ABCbodybuilding - View Single Post - Creating a Power training program for firefighters
View Single Post
  #9  
Old 12-23-2012, 01:52 PM
Kenny Croxda Kenny Croxda is offline
Kenny Croxda should change his/her status!
Stranger
 
Join Date: Aug 2012
Location: New Mexico
Posts: 22
Default

Quote:
Originally Posted by Algavinn View Post
I'm guessing that beyond general fitness and establishing tensegrity to minimize injuries, they would most likely be interested in power training, with some degrees of absolute strength, for those emergency situations when they may have to move something off themselves, or someone else.

I certainly have some ideas, but I would love to get a mixture of input on: what actual goals firefighters might have as priorities, where to get the best resources on power training program building, and finally all of your direct thoughts on what you would do to improve someones ability to have power reserves in potentially emergency situations.
The Foundation of Power

The foundation of power and speed is built with increasing Limit Strength, your 1 Repetition Max.

Think of it like this, an athlete who can squat 400 lbs can move a 200 lb squat with more power than a athlete who squats 300 lbs.

Thus, initially to increase power, you need to increase strength.

"Lifting Heavy Weights Make You Muscle Bound"

There is some validity to that statement.

Research shows if all your training revolves around lifing heavy weight, your power and speed will decrease.

That because of the conversion of the "Explosive Fast Twitch Muscle Fiber" to "Strength Fast Twitch Muscle Fiber".

Intermediate and Advance Lifters Training Protocol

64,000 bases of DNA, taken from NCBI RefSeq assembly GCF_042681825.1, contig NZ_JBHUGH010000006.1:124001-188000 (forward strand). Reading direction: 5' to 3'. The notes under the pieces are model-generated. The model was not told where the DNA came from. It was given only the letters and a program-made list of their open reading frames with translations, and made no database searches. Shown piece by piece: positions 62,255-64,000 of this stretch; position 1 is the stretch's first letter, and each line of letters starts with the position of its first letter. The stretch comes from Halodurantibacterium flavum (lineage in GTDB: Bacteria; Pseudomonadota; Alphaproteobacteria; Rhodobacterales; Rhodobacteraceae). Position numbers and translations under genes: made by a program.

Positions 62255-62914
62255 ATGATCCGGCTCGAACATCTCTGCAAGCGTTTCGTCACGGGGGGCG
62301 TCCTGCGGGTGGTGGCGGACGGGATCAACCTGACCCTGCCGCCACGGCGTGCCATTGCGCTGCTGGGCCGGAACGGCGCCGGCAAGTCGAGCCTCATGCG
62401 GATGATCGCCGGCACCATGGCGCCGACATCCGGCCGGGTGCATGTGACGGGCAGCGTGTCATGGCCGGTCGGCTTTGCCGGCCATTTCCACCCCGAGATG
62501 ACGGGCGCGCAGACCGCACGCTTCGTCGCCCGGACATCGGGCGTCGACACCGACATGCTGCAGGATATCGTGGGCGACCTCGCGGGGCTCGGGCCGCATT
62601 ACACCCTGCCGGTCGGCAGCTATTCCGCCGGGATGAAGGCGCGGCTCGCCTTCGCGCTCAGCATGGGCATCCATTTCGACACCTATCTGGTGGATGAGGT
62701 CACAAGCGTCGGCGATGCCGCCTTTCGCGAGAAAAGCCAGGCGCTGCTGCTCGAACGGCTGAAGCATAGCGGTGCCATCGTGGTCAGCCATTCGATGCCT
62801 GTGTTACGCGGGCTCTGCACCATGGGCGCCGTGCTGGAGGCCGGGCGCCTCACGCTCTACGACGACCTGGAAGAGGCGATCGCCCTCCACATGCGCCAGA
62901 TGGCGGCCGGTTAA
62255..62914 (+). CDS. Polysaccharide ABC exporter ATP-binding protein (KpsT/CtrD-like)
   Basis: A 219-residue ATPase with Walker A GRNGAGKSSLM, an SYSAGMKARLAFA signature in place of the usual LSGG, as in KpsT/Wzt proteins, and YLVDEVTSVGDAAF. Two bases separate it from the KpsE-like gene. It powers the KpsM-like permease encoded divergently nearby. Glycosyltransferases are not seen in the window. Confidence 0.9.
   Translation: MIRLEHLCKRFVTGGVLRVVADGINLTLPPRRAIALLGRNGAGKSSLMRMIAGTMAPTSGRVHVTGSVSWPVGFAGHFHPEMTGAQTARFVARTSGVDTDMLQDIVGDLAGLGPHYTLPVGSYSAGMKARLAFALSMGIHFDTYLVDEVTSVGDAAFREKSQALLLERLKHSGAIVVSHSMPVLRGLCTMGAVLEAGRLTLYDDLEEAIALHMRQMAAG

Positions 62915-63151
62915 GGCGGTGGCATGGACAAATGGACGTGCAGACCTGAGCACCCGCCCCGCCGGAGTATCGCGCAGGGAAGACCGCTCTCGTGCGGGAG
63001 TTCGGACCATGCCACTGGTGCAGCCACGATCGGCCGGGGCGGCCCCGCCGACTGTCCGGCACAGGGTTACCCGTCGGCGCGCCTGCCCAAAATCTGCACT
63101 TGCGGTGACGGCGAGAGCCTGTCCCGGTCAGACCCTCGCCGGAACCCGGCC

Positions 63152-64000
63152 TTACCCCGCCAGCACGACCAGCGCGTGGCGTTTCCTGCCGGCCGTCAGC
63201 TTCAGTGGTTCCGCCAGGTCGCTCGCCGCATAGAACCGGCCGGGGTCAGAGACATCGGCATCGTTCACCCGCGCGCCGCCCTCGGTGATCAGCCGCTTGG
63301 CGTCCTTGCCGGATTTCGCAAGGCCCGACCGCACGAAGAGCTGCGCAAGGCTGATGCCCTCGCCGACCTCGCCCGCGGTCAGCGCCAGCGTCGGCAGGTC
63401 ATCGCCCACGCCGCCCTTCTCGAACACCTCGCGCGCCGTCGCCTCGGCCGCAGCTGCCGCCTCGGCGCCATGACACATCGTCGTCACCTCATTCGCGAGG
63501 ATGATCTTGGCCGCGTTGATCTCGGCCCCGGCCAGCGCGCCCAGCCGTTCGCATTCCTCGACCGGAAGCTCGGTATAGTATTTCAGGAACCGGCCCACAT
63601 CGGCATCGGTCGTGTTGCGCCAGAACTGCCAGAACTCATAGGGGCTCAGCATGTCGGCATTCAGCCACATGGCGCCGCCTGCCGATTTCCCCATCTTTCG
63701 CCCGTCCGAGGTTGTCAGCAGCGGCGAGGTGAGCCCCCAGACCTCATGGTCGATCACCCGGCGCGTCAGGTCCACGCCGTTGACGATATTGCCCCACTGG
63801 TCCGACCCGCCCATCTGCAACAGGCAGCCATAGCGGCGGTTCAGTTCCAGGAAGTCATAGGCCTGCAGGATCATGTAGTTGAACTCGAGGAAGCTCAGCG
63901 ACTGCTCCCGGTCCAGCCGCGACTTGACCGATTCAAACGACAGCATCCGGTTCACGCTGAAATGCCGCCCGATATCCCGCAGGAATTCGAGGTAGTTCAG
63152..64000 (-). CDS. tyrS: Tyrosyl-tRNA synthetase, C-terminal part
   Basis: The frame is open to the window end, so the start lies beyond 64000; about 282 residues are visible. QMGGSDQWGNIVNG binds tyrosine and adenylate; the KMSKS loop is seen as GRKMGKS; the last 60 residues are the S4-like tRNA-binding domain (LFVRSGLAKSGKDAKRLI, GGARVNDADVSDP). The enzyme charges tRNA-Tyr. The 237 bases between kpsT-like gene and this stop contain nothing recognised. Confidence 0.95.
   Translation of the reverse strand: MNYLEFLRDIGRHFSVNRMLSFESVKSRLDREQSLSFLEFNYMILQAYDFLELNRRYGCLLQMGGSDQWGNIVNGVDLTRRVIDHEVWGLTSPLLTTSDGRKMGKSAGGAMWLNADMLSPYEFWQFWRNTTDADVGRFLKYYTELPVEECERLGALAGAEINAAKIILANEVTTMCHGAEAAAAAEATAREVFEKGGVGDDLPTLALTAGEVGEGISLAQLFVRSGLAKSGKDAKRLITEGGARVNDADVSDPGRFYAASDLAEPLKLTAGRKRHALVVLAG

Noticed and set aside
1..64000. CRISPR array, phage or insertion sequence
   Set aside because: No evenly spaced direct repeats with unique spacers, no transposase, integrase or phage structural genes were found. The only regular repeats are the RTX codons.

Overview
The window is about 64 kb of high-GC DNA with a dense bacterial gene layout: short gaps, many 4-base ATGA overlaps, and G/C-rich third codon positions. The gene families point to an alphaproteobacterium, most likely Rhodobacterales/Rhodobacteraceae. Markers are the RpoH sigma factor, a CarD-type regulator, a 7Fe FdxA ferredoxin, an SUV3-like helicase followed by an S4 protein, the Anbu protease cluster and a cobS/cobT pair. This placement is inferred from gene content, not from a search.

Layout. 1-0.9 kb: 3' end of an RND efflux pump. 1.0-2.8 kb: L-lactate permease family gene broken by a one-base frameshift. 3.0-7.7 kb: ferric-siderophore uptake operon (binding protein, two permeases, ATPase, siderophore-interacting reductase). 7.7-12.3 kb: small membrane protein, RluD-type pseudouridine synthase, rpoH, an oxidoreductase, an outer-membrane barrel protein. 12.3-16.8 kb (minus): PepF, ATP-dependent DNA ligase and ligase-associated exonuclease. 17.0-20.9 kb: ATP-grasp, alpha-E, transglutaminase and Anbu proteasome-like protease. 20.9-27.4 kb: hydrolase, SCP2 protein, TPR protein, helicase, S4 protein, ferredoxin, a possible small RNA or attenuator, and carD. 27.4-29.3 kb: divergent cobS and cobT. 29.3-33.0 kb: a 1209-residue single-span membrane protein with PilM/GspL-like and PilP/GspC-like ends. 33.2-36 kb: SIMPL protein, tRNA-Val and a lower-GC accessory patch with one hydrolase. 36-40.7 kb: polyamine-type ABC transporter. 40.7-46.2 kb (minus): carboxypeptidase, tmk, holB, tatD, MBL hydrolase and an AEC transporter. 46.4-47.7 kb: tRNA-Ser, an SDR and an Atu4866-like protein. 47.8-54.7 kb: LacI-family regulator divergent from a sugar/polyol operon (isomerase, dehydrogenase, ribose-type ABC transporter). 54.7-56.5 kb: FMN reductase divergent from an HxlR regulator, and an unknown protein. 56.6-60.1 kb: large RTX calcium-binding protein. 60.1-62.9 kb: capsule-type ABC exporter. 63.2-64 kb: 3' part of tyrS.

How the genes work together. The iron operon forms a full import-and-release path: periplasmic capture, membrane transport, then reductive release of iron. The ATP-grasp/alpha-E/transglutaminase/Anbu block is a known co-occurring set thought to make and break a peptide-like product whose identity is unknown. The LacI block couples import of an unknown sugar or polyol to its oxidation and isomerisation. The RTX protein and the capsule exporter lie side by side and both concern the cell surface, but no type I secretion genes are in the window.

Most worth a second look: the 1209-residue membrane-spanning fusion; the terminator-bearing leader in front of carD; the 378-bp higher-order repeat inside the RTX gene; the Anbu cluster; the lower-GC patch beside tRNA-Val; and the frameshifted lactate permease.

Once past the novice state, Limit Strength Training (increasing your 1 Repetition Max) alone will decrease your Power and Speed.

To maximize Power and/or Speed, Limit Strength must be combined with Power and/or Speed movements.

Conjugate Training

This simply means different types of strength training are employed in the same training program.

This method method provide a synergistic effect. One type of strengh training enhances the other.

Power Training

The Poster Children for Power Training are Olympic Lifters. They combine Limit Strength movements with Power and Speed exercises.

Training on Limit Strength (Squats, Bench Press, Deadlifts, etc) allows an athlete to increase Power.

Training Power exercises, such as Olympic movments allows you to increase your Limit Strength.

Power is the grease the allows you to slide through your sticking point in a Limit Strength movement.

Power allows you to generate momentum and slide through your sticking point.

Firefighters Training

Firefighter need more of a General Physical Preparedness Training: Strength, Power and most of all great Aerobic Conditioning.

Aerobic Conditioning

There is only so much oxgen in the tanks they wear. How long that tank last is dependent to a large extent on their VO2 Max.

The greater their VO2 Max, the longer their oxygen supply will last. Also, the greater they can maintain their work capacity.

So, what you want is a foundation that is built on first of all increasing their aerobic capacity along with increasing their strength and power.

With that in mind, Link stated it best, "...I find the best training is general strength training, with HIIT cardio and almost like a cross fit type training supplemented on various days."

Tabata Protocol

One the most brutal forms of HIIT (High Intensity Interval Training) it the Tabata Protocol.

The Tabata Protocol has demonstrated the ability to increase anaerobic and aerobic capacity at the SAME time.

The Tabata Protocol equates to, "Being able to have your cake and eat it." Which is an anomaly when it come to training.

Kenny Croxdale
__________________
I guarantee it will never work if you never try it.

Last edited by Kenny Croxda; 12-23-2012 at 01:59 PM.
Reply With Quote